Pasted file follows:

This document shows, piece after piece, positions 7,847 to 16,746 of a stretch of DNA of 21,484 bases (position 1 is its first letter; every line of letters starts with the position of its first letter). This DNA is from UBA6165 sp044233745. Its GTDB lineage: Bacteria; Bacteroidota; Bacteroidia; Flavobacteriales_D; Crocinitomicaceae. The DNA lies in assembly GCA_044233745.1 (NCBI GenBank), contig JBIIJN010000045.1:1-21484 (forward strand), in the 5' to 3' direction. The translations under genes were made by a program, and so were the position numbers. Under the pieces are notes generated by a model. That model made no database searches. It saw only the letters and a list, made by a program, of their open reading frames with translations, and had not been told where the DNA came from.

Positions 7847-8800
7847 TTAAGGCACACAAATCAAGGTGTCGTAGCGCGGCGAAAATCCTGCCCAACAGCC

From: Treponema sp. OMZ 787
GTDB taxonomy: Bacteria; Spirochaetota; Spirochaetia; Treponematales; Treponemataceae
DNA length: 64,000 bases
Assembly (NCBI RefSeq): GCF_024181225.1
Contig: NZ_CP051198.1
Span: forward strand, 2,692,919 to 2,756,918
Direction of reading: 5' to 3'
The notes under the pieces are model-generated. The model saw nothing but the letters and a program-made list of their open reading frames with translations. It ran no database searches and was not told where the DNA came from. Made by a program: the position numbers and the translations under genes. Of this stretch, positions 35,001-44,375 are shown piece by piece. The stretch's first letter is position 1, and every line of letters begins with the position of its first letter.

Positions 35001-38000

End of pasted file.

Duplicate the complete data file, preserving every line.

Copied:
This document shows, piece after piece, positions 7,847 to 16,746 of a stretch of DNA of 21,484 bases (position 1 is its first letter; every line of letters starts with the position of its first letter). This DNA is from UBA6165 sp044233745. Its GTDB lineage: Bacteria; Bacteroidota; Bacteroidia; Flavobacteriales_D; Crocinitomicaceae. The DNA lies in assembly GCA_044233745.1 (NCBI GenBank), contig JBIIJN010000045.1:1-21484 (forward strand), in the 5' to 3' direction. The translations under genes were made by a program, and so were the position numbers. Under the pieces are notes generated by a model. That model made no database searches. It saw only the letters and a list, made by a program, of their open reading frames with translations, and had not been told where the DNA came from.

Positions 7847-8800
7847 TTAAGGCACACAAATCAAGGTGTCGTAGCGCGGCGAAAATCCTGCCCAACAGCC

From: Treponema sp. OMZ 787
GTDB taxonomy: Bacteria; Spirochaetota; Spirochaetia; Treponematales; Treponemataceae
DNA length: 64,000 bases
Assembly (NCBI RefSeq): GCF_024181225.1
Contig: NZ_CP051198.1
Span: forward strand, 2,692,919 to 2,756,918
Direction of reading: 5' to 3'
The notes under the pieces are model-generated. The model saw nothing but the letters and a program-made list of their open reading frames with translations. It ran no database searches and was not told where the DNA came from. Made by a program: the position numbers and the translations under genes. Of this stretch, positions 35,001-44,375 are shown piece by piece. The stretch's first letter is position 1, and every line of letters begins with the position of its first letter.

Positions 35001-38000